The RFC was "Payoffs R Us" from day one.
What about the RFC under Roosevelt? Free market journalist Garet Garrett described this policy in 1938 in his essay, The Revolution Was.
But the New Deal had a train of federal lending agencies ready to start. The locomotive was the Reconstruction Finance Corporation. The signal for the train to start was a blast of propaganda denouncing Wall Street, the banks and all private owners of capital for their unwillingness to lend. So the government, in their place, became the great provider of credit and capital for all purposes. It loaned public funds to farmers and home owners to enable them to pay off their mortgages; it loaned also to banks, railroads, business, industry, new enterprise, even to foreign borrowers.
Thereby private debt was converted into public debt in a very large and popular way. It was popular because the government, having none of the problems of a bank or a private lender, with no fetish of solvency to restrain it, with nothing really to lose even though the money should never come back, was a benevolent lender. It loaned public money to private borrowers on terms and at rates of interest with which no bank nor any private lender could compete; and the effect was to create a kind of fictitious, self-serving necessity. The government could say to the people, and did say to them: "Look. It is as we said. The money changers, hating the New Deal, are trying to make a credit famine. But your government will beat them."
In a fireside chat, October 22, 1933, the president said,I have publicly asked that foreclosures on farms and chattels and on homes be delayed until every mortgagor in the country shall have had full opportunity to take advantage of Federal credit. I make the further request, which many of you know has already been made through the great Federal credit organizations, that if there is any family in the United States about to lose its home or about to lose its chattels, that family should telegraph at once either to the Farm Credit Administration or to the Home Owners Loan Corporation in Washington requesting their help. Two other great agencies are in full swing. The Reconstruction Finance Corporation continues to lend large sums to industry and finance, with the definite objective of making easy the extending of credit to industry, commerce and finance.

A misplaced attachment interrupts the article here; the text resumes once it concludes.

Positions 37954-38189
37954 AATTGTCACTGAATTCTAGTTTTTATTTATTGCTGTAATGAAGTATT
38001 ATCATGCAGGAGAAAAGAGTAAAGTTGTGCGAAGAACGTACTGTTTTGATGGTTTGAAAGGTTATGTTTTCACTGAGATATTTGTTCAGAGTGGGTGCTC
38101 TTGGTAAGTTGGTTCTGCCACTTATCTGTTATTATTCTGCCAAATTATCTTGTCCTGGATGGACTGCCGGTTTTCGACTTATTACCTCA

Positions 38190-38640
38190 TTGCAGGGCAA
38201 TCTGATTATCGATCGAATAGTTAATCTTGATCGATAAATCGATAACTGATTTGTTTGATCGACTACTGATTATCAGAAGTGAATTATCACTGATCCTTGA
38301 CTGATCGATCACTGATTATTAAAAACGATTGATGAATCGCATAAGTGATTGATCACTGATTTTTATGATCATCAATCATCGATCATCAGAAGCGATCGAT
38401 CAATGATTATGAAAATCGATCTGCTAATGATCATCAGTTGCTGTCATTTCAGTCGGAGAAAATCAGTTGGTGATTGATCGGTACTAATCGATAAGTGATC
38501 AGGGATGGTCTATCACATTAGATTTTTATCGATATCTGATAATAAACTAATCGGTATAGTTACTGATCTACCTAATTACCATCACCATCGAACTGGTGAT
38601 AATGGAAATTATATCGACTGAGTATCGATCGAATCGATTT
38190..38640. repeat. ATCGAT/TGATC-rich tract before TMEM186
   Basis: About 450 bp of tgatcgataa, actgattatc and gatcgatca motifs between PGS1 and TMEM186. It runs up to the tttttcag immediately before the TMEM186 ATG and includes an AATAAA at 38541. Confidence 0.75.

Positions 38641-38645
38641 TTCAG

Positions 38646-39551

The other great lending agency to which he referred was the one that dispensed federal credit to states, cities, towns, and worthy private organizations for works of public and social benefit. In the same fireside chat he urged them to come on with their projects. "Washington," he said, "has the money and is waiting for the proper projects to which to allot it."
"It is true that people wanted action. It is true that they were in a mood to accept any painkiller, and damn the normal balance of authority between the executive and legislative authority."
Then began to be heard the saying that Washington had become the country's Wall Street, which was literally true. Anyone wanting credit for any purpose went no longer to Wall Street but to Washington. The transfer of the financial capital of the nation to Washington, the president said, would be remembered, as "one of the two important happenings of my Administration."
What was the source of the money? Partly it was imaginary money, from inflation. Largely it was the taxpayer's money. If the government lost it the taxpayer would have to find it again. And some of it, as the sequel revealed, was going to be confiscated money. By this time the New Deal had got control of the public purse.
Ellen Brown is a far-left statist. She loves the RFC and Fannie Mae. Most of all, she loves fiat money that the government will print up as legal tender. "Legal tender" means that no one inside the United States can legally refuse to accept the government's money. (Technically, this refers only to physical money, not checks.)
For a detailed critique of Ellen Brown's economics, go here: